>>>>>> application
>>>>>> >>>> jar available from their class loader, when it tries
to look up
>>>>>> the
>>>>>> >>>> custom
>>>>>> >>>> Kryo registrator, this fails.  Spark then swallows
this
>>>>>> exception, which
>>>>>> >>>> results in a different ID number —> class mapping
for this kryo
>>>>>> >>>> instance,
>>>>>> >>>> and this then causes deserialisation errors later
on a different
>>>>>> node.
>>>>>> >>>>
>>>>>> >>>> A related issue to the issue reported in SPARK-2878
is that Spark
>>>>>> >>>> probably
>>>>>> >>>> shouldn’t swallow the ClassNotFound exception
for custom Kryo
>>>>>> >>>> registrators.
>>>>>> >>>>  The user has explicitly specified this class, and
if it
>>>>>> >>>> deterministically
>>>>>> >>>> can’t be found, then it may cause problems at
serialisation /
>>>>>> >>>> deserialisation time.  If only sometimes it can’t
be found (as
>>>>>> in this
>>>>>> >>>> case), then it leads to a data corruption issue
later on.
>>>>>>  Either way,
>>>>>> >>>> we’re better off dying due to the ClassNotFound
exception
>>>>>> earlier, than
>>>>>> >>>> the
>>>>>> >>>> weirder errors later on.
>>>>>> >>>>
>>>>>> >>>> I have some ideas on potential solutions to this
issue, but I’m
>>>>>> keen for
>>>>>> >>>> experienced eyes to critique these approaches:
>>>>>> >>>>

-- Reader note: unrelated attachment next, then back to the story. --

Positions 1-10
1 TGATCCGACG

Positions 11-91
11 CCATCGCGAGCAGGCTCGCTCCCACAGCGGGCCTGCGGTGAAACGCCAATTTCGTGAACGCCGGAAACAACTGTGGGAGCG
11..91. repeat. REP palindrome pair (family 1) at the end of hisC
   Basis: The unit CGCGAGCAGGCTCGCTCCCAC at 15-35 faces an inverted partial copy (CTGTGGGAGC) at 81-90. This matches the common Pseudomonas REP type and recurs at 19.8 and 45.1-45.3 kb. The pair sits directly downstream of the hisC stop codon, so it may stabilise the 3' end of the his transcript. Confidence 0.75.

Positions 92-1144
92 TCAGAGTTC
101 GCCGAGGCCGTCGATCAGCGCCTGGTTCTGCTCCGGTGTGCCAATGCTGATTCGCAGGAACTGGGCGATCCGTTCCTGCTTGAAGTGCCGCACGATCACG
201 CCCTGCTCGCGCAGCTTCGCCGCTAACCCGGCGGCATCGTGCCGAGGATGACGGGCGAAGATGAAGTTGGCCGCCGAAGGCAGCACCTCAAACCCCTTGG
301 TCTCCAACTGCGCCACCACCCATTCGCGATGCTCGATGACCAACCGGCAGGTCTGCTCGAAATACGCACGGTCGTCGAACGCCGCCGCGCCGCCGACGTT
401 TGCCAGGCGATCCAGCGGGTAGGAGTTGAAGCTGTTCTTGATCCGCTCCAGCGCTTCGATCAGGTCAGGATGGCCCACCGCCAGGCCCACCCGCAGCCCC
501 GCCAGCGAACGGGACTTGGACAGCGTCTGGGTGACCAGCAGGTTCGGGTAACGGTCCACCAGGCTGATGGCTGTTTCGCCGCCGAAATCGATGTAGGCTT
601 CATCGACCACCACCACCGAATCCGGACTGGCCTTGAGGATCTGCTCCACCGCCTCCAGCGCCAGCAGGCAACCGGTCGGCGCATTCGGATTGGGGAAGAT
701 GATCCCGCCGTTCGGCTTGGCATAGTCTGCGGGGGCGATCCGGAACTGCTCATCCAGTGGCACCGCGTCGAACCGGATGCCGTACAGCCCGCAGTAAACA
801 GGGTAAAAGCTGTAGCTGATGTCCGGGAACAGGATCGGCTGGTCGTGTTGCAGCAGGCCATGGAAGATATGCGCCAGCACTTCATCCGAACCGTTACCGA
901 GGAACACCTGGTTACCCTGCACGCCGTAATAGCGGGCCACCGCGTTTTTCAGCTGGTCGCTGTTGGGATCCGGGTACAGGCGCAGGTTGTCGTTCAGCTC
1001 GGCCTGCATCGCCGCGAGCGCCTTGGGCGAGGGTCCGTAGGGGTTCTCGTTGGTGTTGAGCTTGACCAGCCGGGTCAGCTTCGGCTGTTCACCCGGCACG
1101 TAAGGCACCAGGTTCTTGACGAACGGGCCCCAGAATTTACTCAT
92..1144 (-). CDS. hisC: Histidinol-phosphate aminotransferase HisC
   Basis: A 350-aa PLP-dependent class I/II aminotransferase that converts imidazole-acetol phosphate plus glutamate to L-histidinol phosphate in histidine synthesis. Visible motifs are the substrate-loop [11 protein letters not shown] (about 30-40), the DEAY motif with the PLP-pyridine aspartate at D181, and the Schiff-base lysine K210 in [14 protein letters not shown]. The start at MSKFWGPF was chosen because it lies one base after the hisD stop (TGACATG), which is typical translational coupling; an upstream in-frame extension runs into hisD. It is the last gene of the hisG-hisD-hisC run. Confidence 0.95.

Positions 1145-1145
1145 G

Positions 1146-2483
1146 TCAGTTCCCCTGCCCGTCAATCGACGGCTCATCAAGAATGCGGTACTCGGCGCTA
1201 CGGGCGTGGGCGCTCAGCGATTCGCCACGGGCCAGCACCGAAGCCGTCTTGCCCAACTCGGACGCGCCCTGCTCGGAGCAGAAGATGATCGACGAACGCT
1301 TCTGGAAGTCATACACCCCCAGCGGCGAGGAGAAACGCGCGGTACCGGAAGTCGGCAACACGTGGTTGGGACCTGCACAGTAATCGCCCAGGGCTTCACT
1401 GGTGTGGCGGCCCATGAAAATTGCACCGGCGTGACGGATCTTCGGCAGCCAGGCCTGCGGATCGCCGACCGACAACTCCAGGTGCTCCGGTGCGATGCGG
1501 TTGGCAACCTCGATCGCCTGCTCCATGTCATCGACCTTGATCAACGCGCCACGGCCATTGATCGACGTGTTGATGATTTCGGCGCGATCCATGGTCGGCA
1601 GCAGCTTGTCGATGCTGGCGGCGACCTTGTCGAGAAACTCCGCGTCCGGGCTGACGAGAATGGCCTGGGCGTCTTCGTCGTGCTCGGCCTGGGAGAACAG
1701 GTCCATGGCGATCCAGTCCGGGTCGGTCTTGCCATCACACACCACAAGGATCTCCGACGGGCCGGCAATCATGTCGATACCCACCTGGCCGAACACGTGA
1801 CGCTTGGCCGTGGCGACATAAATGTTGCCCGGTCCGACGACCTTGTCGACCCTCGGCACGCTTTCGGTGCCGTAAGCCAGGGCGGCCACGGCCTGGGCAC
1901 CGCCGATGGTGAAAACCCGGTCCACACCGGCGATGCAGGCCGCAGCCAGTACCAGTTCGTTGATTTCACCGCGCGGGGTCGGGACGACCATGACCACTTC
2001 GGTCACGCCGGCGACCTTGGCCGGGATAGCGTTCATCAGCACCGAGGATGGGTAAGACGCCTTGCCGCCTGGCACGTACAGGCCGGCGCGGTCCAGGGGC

>>>>>> >>>> 1. The simplest approach to fixing this would be
to just make the
>>>>>> >>>> application jar available to the connection manager
threads, but
>>>>>> I’m
>>>>>> >>>> guessing it’s a design decision to isolate the
application jar
>>>>>> to just
>>>>>> >>>> the
>>>>>> >>>> executor task runner threads.  Also, I don’t know
if there are
>>>>>> any other
>>>>>> >>>> threads that might be interacting with kryo serialisation
/
>>>>>> >>>> deserialisation.
>>>>>> >>>> 2. Before looking up the custom Kryo registrator,
change the
>>>>>> thread’s
>>>>>> >>>> class
>>>>>> >>>> loader to include the application jar, then restore
the class
>>>>>> loader
>>>>>> >>>> after
>>>>>> >>>> the kryo registrator has been run.  I don’t know
if this would
>>>>>> have any
>>>>>> >>>> other side-effects.
>>>>>> >>>> 3. Always serialise / deserialise on the existing
TaskRunner
>>>>>> threads,
>>>>>> >>>> rather than delaying serialisation until later,
when it can be
>>>>>> done
>>>>>> >>>> only if
>>>>>> >>>> needed.  This approach would probably have negative
performance
>>>>>> >>>> consequences.
>>>>>> >>>> 4. Create a new dedicated thread pool for lazy serialisation
/
>>>>>> >>>> deserialisation that has the application jar on
the class path.
>>>>>> >>>>  Serialisation / deserialisation would be the only
thing these
>>>>>> threads
>>>>>> >>>> do,
>>>>>> >>>> and this would minimise conflicts / interactions
between the
>>>>>> application
>>>>>> >>>> jar and other jars.
>>>>>> >>>>
>>>>>> >>>> #4 sounds like the best approach to me, but I think
would require
>>>>>> >>>> considerable knowledge of Spark internals, which
is beyond me at
>>>>>> >>>> present.
>>>>>> >>>>  Does anyone have any better (and ideally simpler)
ideas?
>>>>>> >>>>
>>>>>> >>>> Cheers,
>>>>>> >>>>
>>>>>> >>>> Graham
>>>>>> >>>>
>>>>>> >>>
>>>>>> >>>
>>>>>> >>
>>>>>> >
>>>>>>
>>>>>
>>>>>
>>>>
>>>
>>
>